Picture this: You’re at a restaurant and at the table next to you, two people sit in silence. One person is moving their food around the plate while the other’s face is illuminated by their phone’s blue LED light (a glow that many of us have a love-hate relationship with). Sound familiar? It’s easy to jump to conclusions here—I’m definitely guilty of muttering judgmental things to my partner when I see this scene. But the phone’s pull in our lives—whether it’s the virtual office or the personal emergency button—often feels mandatory. Being “on-call” at all times is something a lot of people believe will help them get ahead. (The science says otherwise, of course.) Obviously, neglecting your partner to answer emails can strain your relationship, but a new study in the Journal of Occupational Health suggests that using your phone for work purposes at home may negatively impact your spouse’s satisfaction and performance at work.

The study looked at 344 married couples who work full-time jobs and use mobile devices for work purposes at home. Participants were asked a variety of questions, from how often they find themselves using their phone for work at home, to questions regarding their overall job satisfaction. The study identified an association between high phone usage in the home and decreased job satisfaction and performance.

“There is plenty of research on technology and how it affects employees,” study author Wayne Crawford, assistant professor of management in UTA’s College of Business said.”We wanted to see if this technology use carried over to affect the spouse negatively at work.”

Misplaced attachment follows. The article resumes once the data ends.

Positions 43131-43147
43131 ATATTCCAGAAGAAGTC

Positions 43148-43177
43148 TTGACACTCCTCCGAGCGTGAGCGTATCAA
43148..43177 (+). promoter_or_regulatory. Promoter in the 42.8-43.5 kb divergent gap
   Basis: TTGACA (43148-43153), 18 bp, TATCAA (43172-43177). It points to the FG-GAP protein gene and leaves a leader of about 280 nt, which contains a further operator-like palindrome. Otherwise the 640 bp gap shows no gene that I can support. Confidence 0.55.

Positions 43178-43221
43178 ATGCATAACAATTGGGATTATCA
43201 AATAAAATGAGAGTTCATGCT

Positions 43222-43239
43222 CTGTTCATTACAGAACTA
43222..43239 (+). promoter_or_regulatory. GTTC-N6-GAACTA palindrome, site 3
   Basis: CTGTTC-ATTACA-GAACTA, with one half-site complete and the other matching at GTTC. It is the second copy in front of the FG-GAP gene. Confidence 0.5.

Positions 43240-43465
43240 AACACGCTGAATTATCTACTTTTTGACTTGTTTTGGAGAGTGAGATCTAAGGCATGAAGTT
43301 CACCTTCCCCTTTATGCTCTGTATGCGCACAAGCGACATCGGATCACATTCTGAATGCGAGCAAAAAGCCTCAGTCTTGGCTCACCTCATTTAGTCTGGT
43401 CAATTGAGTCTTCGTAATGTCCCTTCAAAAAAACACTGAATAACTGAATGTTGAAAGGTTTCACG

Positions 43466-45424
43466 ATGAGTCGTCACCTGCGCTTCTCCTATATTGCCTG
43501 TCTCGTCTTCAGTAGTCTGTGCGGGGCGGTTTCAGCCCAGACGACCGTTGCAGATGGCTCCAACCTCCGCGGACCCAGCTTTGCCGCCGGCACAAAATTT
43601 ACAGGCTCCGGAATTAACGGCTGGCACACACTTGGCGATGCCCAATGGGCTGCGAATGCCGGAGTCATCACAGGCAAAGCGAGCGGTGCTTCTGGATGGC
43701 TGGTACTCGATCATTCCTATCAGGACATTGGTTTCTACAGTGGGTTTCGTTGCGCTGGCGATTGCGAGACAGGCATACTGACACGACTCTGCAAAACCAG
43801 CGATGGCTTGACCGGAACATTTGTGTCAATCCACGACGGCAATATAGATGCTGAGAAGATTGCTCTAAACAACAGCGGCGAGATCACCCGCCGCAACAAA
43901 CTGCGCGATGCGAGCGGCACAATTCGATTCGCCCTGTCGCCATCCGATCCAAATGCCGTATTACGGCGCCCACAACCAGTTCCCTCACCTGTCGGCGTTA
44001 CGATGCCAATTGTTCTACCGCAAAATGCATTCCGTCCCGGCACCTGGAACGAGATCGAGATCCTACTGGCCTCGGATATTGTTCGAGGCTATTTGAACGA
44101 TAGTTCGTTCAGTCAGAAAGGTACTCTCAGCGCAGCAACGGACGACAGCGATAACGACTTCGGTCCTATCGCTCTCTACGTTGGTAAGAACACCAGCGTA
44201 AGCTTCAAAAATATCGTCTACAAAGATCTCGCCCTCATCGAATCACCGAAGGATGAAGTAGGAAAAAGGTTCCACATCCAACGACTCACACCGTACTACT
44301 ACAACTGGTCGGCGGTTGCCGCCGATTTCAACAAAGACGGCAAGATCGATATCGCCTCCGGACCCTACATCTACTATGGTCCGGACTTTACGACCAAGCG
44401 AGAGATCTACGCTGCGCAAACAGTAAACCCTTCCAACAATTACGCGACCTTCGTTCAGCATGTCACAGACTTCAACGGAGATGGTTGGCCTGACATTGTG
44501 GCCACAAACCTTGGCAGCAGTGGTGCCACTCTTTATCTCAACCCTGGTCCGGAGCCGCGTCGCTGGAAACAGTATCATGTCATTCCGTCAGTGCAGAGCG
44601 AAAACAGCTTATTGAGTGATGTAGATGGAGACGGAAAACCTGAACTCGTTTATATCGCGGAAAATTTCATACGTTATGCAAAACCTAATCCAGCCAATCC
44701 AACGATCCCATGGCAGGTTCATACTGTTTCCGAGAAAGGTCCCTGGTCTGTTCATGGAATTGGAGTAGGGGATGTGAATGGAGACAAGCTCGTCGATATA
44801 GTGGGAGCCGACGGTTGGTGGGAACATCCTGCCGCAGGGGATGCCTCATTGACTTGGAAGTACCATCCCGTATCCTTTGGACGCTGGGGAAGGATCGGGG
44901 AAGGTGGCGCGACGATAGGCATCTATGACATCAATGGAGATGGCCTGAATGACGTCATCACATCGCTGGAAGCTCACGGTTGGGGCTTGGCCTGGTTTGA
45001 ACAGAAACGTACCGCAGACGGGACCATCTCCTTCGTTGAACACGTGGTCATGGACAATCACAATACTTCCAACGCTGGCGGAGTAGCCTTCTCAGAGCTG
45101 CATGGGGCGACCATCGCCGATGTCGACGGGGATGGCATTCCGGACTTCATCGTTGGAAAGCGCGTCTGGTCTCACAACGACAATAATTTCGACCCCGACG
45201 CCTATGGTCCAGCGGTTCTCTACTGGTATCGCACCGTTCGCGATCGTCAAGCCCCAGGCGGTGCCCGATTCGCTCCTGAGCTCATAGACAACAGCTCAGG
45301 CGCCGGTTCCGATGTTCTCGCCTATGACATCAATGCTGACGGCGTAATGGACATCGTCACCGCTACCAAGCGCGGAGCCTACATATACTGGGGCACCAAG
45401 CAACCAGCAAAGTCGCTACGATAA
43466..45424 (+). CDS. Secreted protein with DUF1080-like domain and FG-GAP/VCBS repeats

As Crawford noteded, the research “provides evidence that organizations ultimately suffer from this practice,” and connects to the larger conversation in the zeitgeist about our relationship with technology.

As Lila MacLellan at Quartz explains, “The conflict itself might best be explained by a theory of psychology that says when people feel like their resources, including time and energy, are stretched, they conserve what resources they do have. So, frantically texting with a colleague may make you less likely to help your partner care for a child, for example. You may not be aware when you’re conserving resources, but someone is nevertheless left to pick up the slack.”

While the study specifically looked at married couples, the association is important for everyone to consider if they’re looking to build healthier relationships with their jobs/employees, their partners and their phones.

Read more about the study here.


  • Alexandra Hayes

    Content Director, Product & Brand, at Thrive

    Alexandra Hayes is a Content Director, Product & Brand, at Thrive. Prior to joining Thrive, she was a middle school reading teacher in Canarsie, Brooklyn.